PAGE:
President Obama has nominated North Carolina Rep. James Watt to head the Federal Housing Finance Agency (FHFA), which oversees Fannie Mae and Freddie Mac. Few question Rep. Watt’s qualifications. Watt, a Yale-educated lawyer, was elected to the U.S. House of Representatives in 1992 and during his tenure he has held key positions on the House Financial Services and House Judiciary committees. Watt also played an instrumental role in the passage of the Dodd-Frank Act. In addition, Watt has co-sponsored various versions of the Mortgage Reform and Anti-Predatory Lending Act and championed access to mortgage loans for minority and low-income consumers. President Obama explained his choice by saying “Mel understands as well as anybody what caused the housing crisis. He knows what it's going to take to help responsible homeowners fully recover.”
This nomination, however, could be dead in the water. Sen. Bob Corker (R. TN) said that he “could not be more disappointed in this nomination. This gives new meaning to the adage that the fox is guarding the henhouse.” Acknowledging that Rep. Watt faces an uphill confirmation battle, President Obama jokingly thanked the Senate “for what I'm sure will be a speedy confirmation process.”
Watt has been nominated to replace Edward DeMarco. DeMarco, a Bush appointee, came under fire from Democrats last year when he refused to write down the principal of underwater mortgages held by Fannie and Freddie. A move that the CBO recently announced could have saved taxpayers billions of dollars and provide a boost to the economy. This is President Obama’s second attempt to replace DeMarco. In November 2010, Obama nominated North Carolina’s top banking regulator, Joseph Smith, to lead the FHFA. Smith was approved by the Senate Banking Committee by a vote of 16-6, but Smith withdrew his name from consideration after Senate Republicans blocked his nomination from coming to a vote in the Senate. Based on early reports, it appears that the Watt nomination may be heading to the same fate.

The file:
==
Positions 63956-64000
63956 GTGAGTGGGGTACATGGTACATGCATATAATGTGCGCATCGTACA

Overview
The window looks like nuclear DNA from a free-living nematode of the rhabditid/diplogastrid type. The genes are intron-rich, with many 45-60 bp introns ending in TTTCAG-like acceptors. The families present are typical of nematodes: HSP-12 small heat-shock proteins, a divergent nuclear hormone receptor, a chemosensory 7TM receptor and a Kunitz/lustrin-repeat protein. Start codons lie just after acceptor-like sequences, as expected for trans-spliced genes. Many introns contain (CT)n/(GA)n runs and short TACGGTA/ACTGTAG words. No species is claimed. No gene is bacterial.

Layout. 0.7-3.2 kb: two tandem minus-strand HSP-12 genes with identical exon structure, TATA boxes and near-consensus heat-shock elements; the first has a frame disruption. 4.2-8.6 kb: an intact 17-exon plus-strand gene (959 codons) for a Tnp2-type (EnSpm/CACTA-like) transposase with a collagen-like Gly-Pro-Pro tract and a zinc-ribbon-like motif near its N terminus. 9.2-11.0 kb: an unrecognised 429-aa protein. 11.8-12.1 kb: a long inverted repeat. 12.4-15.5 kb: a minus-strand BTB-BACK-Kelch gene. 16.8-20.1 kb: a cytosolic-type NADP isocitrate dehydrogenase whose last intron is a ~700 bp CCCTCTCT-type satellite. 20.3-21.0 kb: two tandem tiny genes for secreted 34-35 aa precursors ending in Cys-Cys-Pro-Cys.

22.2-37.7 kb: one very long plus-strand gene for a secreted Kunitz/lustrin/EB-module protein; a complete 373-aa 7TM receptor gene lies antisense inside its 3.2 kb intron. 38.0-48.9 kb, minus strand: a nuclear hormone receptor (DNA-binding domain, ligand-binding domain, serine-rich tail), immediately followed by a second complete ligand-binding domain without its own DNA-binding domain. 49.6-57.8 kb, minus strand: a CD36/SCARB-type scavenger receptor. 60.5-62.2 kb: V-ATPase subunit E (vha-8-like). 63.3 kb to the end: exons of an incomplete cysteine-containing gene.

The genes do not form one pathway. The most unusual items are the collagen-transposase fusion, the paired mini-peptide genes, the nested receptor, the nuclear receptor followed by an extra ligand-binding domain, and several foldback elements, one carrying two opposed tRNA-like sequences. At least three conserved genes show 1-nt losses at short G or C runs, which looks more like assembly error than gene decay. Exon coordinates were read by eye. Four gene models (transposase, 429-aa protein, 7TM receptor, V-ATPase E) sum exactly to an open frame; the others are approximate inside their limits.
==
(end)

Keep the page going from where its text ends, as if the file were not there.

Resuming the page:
Why then nominate Watt? First, the nomination should quell criticism from Democrats who have long demanded that Obama replace DeMarco. Second, it will bring to the forefront the debate over principal reductions for homeowners, which Watt and the Obama administration have supported, and which cast Republicans as obstructionists blocking both relief to homeowners and housing policy reform. Watt’s nomination also addresses criticisms levied at Obama for not nominating enough minorities to administration jobs. Watt, an African-American, is the former chairman of the Congressional Black Caucus.